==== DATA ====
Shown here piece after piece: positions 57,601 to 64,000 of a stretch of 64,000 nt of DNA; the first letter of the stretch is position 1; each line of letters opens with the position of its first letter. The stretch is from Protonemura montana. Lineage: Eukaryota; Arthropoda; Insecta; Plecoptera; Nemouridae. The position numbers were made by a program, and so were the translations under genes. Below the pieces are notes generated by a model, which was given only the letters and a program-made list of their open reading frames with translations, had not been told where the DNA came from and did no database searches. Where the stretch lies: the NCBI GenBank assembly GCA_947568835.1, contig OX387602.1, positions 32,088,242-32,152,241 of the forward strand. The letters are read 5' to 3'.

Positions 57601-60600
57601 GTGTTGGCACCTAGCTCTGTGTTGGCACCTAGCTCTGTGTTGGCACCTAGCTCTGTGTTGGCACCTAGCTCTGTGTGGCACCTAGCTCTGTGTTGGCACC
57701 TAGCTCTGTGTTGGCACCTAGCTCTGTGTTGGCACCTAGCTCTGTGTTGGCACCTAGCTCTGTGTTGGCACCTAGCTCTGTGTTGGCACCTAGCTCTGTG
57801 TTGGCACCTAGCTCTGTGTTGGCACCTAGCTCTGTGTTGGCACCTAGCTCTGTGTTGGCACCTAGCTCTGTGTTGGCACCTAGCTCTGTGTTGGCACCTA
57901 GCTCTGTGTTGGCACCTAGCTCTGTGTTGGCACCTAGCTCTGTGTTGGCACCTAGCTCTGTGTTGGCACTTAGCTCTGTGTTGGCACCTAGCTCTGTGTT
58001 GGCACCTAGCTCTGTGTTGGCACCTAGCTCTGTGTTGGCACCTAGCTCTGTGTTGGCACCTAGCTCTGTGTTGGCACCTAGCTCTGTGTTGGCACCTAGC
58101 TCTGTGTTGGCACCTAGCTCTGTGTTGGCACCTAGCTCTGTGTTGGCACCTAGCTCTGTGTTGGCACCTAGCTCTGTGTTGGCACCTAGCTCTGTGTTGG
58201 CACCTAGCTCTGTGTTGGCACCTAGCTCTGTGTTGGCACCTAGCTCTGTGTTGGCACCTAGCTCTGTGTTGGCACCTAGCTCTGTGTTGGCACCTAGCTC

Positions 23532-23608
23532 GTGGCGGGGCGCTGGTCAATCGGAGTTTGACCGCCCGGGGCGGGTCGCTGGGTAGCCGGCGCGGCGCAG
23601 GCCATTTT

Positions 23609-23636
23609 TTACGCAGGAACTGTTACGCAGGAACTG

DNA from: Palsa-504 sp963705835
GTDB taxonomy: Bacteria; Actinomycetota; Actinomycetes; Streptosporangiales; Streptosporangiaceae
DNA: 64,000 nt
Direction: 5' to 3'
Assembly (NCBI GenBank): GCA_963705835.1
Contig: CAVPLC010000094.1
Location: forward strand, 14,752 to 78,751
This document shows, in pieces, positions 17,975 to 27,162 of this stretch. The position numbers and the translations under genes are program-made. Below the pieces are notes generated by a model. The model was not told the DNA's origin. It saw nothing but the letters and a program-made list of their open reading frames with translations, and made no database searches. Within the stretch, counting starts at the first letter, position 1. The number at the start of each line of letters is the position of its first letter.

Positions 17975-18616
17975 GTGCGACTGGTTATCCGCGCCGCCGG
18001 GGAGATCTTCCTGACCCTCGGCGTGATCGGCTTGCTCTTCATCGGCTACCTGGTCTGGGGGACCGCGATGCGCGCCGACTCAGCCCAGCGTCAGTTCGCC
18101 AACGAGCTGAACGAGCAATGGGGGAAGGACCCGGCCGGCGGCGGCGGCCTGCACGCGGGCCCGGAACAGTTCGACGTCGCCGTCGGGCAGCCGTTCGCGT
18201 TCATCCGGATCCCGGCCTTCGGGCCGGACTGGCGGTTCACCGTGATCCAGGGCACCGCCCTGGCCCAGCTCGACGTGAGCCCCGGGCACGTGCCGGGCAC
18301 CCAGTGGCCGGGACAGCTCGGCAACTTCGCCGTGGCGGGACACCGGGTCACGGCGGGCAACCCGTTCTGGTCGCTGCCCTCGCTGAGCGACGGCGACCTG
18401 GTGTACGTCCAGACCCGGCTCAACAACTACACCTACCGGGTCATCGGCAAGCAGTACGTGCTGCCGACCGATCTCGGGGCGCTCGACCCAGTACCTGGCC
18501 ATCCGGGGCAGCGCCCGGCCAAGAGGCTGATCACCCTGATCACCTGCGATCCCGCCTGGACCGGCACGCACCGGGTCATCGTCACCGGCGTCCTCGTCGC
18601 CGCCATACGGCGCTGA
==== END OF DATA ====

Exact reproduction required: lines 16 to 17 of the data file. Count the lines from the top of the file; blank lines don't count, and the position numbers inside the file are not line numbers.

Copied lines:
GTDB taxonomy: Bacteria; Actinomycetota; Actinomycetes; Streptosporangiales; Streptosporangiaceae
DNA: 64,000 nt